Being Dad Health

5 easy ways to boost your child’s health

child's health
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Written by Tim Barnes-Clay

From magnesium to the imagination, these tips will help you keep your child as healthy as a jog in the park.

New research from the Universities of Sterling and Edinburgh has found that encouraging youngsters to complete a mile of activity every day can help boost fitness levels. As well as improving concentration and combating early signs of obesity. With the knowledge that just a mile or even 15 minutes a day can make a big difference, we’ve rounded up five other tips from the experts that can help boost your child’s health.

Give little tummies some TLC 

Healthy gut, happy body. Our gut is often referred to as the body’s second brain. It’s teaming with billions of bacteria that help influence immunity, mood, digestion and even brainpower. To support your little one’s gut health, incorporate plenty of oats into their diet. Nutritionist Cassandra Barns explains, “Unlike most other carbohydrates, oats reach the large intestine. When they get there they’re fermented by the friendly gut bacteria that live there and encourage their growth, acting as a prebiotic.” Try Nairn’s Fine Milled Oatcakes  topped with banana and nut butter for a tasty prebiotic snack.

Exercise their imagination 

Remember that when it comes to motivating your kids, they often prefer ‘activities’ over conventional exercise. Especially if it involves their friends or other kids of similar age. There are sporting clubs and community centres throughout the UK.  They keep kids active after school and at weekends with exciting activities including rock climbing, horse riding and trampolinig.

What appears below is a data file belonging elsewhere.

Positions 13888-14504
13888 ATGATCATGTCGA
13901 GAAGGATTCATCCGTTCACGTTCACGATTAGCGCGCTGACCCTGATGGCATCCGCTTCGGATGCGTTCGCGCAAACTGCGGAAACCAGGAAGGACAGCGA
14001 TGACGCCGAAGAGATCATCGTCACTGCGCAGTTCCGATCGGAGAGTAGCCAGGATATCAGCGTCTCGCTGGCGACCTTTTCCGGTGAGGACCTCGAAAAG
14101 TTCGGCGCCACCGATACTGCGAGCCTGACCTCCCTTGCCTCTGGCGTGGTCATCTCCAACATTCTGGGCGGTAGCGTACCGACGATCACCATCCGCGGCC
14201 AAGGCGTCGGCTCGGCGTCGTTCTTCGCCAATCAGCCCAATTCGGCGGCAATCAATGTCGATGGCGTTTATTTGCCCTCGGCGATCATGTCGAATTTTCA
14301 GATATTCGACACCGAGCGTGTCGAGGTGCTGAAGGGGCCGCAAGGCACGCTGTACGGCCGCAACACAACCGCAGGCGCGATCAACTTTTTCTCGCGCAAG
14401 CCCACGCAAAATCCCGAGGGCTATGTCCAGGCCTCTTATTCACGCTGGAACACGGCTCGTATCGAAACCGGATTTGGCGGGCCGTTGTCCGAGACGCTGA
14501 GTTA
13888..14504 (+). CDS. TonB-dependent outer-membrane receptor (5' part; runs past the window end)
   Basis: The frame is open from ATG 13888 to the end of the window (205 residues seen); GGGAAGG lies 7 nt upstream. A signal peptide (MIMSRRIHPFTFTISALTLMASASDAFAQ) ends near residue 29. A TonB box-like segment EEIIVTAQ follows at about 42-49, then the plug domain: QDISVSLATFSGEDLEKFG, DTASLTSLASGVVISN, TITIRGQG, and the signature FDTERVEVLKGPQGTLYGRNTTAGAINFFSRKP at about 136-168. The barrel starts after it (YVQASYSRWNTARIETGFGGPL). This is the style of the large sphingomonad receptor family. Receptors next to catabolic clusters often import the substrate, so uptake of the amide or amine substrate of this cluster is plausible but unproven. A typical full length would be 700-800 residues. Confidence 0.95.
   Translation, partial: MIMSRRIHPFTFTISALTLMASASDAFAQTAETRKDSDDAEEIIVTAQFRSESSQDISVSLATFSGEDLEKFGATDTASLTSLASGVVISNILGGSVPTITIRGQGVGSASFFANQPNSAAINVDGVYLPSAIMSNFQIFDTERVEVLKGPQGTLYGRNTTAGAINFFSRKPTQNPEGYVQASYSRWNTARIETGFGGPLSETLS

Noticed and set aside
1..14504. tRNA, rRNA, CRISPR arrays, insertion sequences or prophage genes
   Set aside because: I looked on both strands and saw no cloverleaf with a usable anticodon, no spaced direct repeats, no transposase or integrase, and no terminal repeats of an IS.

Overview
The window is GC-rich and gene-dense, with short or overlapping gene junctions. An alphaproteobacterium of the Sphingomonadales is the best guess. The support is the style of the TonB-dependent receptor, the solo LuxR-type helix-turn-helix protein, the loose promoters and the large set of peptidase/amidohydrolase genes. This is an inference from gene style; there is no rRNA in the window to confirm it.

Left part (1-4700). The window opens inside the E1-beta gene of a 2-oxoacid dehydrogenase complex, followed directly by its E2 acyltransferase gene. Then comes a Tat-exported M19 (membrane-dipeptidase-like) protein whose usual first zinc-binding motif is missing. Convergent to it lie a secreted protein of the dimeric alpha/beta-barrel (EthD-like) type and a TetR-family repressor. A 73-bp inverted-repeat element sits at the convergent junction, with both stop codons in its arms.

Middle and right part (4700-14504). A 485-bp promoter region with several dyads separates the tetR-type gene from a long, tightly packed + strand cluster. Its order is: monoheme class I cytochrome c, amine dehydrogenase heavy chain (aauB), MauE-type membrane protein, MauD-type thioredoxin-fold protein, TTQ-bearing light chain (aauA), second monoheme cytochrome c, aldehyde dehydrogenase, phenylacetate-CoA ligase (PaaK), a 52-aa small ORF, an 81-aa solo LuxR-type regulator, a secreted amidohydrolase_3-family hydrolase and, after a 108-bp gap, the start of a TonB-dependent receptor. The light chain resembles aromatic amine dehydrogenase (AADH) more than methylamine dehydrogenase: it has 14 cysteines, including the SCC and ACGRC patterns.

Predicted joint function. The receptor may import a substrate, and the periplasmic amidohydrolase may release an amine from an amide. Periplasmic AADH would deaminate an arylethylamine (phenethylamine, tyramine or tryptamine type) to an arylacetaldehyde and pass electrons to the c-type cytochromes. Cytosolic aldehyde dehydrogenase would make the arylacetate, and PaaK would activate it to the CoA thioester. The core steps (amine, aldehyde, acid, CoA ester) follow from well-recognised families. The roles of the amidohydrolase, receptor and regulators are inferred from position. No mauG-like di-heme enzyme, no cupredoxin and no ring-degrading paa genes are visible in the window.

Magic magnesium 

Magnesium is a key mineral to help support the development of strong and healthy teeth, muscles and bones. As well as all round healthy development. “Think pumpkin seeds and almonds, leafy greens and oily fish. Or try a child friendly chewable supplement such as Natures Plus Animal Parade MagKids to help children get their daily does,” says Cassandra.

Go colourful 

If green veggies cause tears and tantrums, mix up the vegetables you have a dinnertime. Try spiralising, roasting and grating a range of colourful vegetables to make them more enticing for little ones. “Eating a range of colourful vegetables ensures you’re getting a whole range of essential nutrients and vitamins in your meal,” adds Dr. Marilyn Glenville, Nutritionist and author of Natural Alternatives to Sugar.

Try yoga 

If you regularly do yoga at home why not get the kids involved, or both start it together? Yoga can be great for getting kids active, increasing flexibility as their muscles develop and preparing them for bed. Maija Kivelä, yoga instructor at holistic wellness boutique, Maître of Thyme explains, “Yoga works on strength, flexibility, balance, agility, endurance, core and overall strength. Yoga also calms the nervous system, reveals the body’s habits and brings you back into your body, into yourself.”